When Moses led the
Israelites out of Egypt, they all knew God’s intention.
Moses would lead them
to a new land promised to their fathers. After crossing the Red Sea, everything
goes great for about a year. Cue the complaints.
There wasn’t enough food, not
enough water. The final straw? They’d have to fight the giants in Canaan. Shaking
in their shoes, the Israel nation decided that God could not help them.
Their lack of faith resulted
in the decree that “all your number, numbered from 20 years old and up ward,
who have murmured against me, not one shall come into the land where I swore
that I would make you dwell…” (Numbers 14:29-30)
Now forty years is a long
time, and I’m sure that some of the people forgot why they were marching
around the desert in an aimless loop. Besides, God wouldn’t really forsake
them, would he?
“Hey Moses!” the old
Israelite cries. “How come we’re not at the Promised Land yet? I’m pretty sure I’ve seen this sand dune
before. The family’s getting worried. What’s the deal?”
Moses stands there, calmly
stroking his beard. “Well, I’ve got some Good News and some Bad News. First, the
Good News: Your family will enter the Promised Land.”
Smiling with joy, the
Israelite exclaims, “That’s great! Exactly what I needed to hear. I’ve got to go
and tell the family! But wait…there’s some Bad News?”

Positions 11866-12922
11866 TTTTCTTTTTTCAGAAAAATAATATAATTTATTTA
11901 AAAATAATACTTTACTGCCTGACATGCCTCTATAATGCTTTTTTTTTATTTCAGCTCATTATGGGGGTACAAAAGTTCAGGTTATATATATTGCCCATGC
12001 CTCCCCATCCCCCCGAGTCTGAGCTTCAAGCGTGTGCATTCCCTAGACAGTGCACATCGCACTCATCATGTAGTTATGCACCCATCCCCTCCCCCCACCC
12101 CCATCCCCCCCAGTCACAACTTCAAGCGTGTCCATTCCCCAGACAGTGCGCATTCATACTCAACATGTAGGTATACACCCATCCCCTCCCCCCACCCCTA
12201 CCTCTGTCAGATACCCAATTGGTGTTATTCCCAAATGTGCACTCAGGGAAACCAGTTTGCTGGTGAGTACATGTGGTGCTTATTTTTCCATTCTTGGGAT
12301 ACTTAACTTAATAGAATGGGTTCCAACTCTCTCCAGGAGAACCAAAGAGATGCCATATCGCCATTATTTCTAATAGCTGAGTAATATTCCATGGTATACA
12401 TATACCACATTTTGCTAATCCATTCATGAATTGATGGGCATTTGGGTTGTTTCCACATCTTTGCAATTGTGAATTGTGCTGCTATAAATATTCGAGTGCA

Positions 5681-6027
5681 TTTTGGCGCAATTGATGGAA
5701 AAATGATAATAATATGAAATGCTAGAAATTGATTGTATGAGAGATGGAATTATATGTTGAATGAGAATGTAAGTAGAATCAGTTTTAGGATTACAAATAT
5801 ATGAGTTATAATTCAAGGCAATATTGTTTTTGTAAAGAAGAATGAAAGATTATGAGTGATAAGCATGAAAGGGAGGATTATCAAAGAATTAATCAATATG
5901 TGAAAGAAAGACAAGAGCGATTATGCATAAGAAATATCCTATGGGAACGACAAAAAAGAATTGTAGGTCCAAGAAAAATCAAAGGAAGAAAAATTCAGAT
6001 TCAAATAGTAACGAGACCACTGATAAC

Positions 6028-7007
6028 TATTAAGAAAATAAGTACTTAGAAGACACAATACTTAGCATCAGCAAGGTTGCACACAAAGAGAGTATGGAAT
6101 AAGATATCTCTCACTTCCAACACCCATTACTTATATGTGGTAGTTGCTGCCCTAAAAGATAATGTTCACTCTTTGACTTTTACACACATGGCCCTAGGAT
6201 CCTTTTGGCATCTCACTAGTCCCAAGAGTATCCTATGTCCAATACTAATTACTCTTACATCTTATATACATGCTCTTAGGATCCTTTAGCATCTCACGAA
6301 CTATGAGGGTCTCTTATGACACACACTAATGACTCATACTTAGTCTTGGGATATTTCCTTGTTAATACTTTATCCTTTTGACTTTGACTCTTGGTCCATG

“Oh, is that all? Ok, I’ve
got to run… Wait. WHAT DID YOU SAY? I think I heard you wrong.”
Moses calls over his brother.
“Aaron! Come over here. Time to play ‘Good Cop, Bad Cop’ again.” Aaron comes,
but he’s not happy about it. Moses always gets to play the ‘Good Cop’ and Aaron
doesn’t think that’s fair. You know how brothers are.
The old Israelite repeats his
question: “Are we going to get to the Promised Land?”
Good Cop says, “Your family
will enter the Promised Land.” The elderly Israelite feels vindicated. “Finally,
a straight answer!”
“Quiet now.” Moses says. ”Aaron
has something to say.”
Aaron looks at his Israelite
brother with love and says: “You’ll have to die first.”
It’s a universal truth. No
matter how many times or ways we ask the question, the answer is yes,
we’ll reach the Promised Land. But we have to die first. It’s going to cost
something to live with the Lord.
Now we will have to physically die at some point to reach heaven. But what about today?
Each day, as alarms go off,
and feet hit the floor, every person in the world has the opportunity to reach
the Promised Land in their own life. Today. It’s going to require dying to self.
It’s that death that allows the new life.
So tomorrow, as teeth are
brushed and the coffeemaker heats, we can decide to live in heaven for the day.
Yes, we can make it to the Promised Land.
Labels: faith, promise land, self